The 100 Best Film Noirs of All Time

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90. Kiss of Death
Director: Henry Hathaway
Year: 1947


Does any psychopath in film noir’s rogues gallery strike quite as much immediate, stomach-churning terror as Tommy Udo? The man’s got a leering, sunken visage only a mother could love, provided she keeps her eyes closed tightly and doesn’t give him reason to shove her down the stairs. Richard Widmark’s wolf grin might be the only thing about Kiss of Death that matters. Bereft of him, of course, Henry Hathaway’s film remains solid, but Widmark’s Oscar-nominated performance makes the entire enterprise feel vital. He’s a villain for the ages, perhaps robbed of his due by Hathaway’s need to architect a happy ending. Such is life working with production codes. —A.C.

89. The Usual Suspects
Director: Bryan Singer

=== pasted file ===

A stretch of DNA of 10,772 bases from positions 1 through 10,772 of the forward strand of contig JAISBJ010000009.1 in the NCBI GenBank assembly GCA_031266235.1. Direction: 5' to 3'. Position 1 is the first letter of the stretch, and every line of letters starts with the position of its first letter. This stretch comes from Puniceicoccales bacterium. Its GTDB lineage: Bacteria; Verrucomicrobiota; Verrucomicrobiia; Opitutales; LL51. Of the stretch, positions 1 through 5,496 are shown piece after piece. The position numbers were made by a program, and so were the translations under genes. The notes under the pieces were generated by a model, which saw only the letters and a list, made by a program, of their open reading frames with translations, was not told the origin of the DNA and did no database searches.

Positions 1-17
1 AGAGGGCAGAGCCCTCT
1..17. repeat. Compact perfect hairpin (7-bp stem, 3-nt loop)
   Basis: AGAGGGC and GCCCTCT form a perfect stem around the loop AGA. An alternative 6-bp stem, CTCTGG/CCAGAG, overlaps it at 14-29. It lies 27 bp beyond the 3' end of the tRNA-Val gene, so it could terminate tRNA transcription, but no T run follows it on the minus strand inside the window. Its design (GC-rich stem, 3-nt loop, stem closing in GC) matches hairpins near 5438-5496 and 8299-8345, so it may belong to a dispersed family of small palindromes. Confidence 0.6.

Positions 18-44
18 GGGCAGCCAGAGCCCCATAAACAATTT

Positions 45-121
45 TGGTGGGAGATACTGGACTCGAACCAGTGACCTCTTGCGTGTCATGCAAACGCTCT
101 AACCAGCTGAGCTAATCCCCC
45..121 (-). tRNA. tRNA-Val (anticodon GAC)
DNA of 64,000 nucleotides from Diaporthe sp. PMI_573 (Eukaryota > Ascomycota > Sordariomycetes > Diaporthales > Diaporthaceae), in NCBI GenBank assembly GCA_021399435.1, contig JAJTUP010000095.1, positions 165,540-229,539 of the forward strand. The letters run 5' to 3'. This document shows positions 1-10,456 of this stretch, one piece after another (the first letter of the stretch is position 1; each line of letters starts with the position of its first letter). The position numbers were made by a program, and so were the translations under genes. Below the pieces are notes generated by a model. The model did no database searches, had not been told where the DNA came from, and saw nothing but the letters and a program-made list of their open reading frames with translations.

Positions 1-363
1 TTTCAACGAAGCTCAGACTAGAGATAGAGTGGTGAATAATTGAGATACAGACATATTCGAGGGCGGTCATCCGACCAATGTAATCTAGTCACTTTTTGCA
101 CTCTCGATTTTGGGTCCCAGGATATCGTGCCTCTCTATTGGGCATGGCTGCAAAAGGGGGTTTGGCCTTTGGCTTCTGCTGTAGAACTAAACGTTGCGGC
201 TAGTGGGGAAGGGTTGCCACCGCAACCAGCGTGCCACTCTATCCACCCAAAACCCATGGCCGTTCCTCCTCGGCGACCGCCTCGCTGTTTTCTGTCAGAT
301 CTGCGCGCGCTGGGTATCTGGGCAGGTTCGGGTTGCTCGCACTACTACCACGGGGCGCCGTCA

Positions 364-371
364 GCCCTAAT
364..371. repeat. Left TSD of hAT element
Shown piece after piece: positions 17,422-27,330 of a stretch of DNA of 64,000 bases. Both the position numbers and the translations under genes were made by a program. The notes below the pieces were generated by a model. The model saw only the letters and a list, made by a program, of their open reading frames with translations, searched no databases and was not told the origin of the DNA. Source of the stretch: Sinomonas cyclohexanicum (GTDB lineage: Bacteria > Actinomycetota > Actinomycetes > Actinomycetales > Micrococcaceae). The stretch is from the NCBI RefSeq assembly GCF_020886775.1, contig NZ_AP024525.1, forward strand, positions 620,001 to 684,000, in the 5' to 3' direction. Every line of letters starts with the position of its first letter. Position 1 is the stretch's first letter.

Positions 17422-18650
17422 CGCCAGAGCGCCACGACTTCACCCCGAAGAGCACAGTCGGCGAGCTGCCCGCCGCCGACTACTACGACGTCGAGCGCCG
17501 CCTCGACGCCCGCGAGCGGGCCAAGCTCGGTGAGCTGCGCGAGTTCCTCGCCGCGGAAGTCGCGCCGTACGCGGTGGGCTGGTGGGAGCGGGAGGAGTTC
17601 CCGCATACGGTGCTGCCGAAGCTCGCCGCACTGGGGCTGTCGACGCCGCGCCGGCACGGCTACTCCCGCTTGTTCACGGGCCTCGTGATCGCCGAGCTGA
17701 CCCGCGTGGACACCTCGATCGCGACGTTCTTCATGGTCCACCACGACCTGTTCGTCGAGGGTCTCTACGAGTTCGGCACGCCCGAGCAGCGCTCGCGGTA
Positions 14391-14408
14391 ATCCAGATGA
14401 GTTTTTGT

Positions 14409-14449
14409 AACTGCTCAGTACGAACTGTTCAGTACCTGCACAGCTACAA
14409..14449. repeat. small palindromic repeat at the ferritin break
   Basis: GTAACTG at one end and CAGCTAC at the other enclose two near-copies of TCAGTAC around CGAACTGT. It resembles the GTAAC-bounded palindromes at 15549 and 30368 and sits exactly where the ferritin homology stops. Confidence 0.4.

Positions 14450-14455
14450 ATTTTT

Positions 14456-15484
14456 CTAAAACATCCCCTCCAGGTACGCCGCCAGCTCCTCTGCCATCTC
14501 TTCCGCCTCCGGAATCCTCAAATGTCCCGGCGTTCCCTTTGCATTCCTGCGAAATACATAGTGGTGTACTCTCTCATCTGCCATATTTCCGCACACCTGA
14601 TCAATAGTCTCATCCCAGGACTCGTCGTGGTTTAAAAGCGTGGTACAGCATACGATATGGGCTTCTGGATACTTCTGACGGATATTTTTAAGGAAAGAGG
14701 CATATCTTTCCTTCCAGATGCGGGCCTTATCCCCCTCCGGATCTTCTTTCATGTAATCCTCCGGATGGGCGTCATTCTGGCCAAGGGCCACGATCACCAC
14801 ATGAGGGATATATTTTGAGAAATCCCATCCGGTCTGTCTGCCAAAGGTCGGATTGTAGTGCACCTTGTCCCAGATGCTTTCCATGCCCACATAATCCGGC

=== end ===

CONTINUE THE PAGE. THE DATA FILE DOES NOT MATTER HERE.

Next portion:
Year: 1995

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The movie is a cheat and a fraud. It’s as manipulative as it is dishonest, but unlike many other far lesser films worthy of the same description, all this flick’s shamelessness is on purpose. When it was released The Usual Suspects left viewers gob smacked, staring at screens with expressions matching Michael Caine and Steve Martin on the runway at the end of Dirty Rotten Scoundrels: at first confused, then maybe a little angry, but then ultimately delighted by how fooled they’d just been. Perfectly paced, brilliantly scored by director Bryan Singer and editor/composer John Ottman—the film never lets the marks know they’re being conned by the irresistible ensemble or Christopher McQuarrie’s dark, mischievous script. And then like that … it’s gone… —Bennett Webber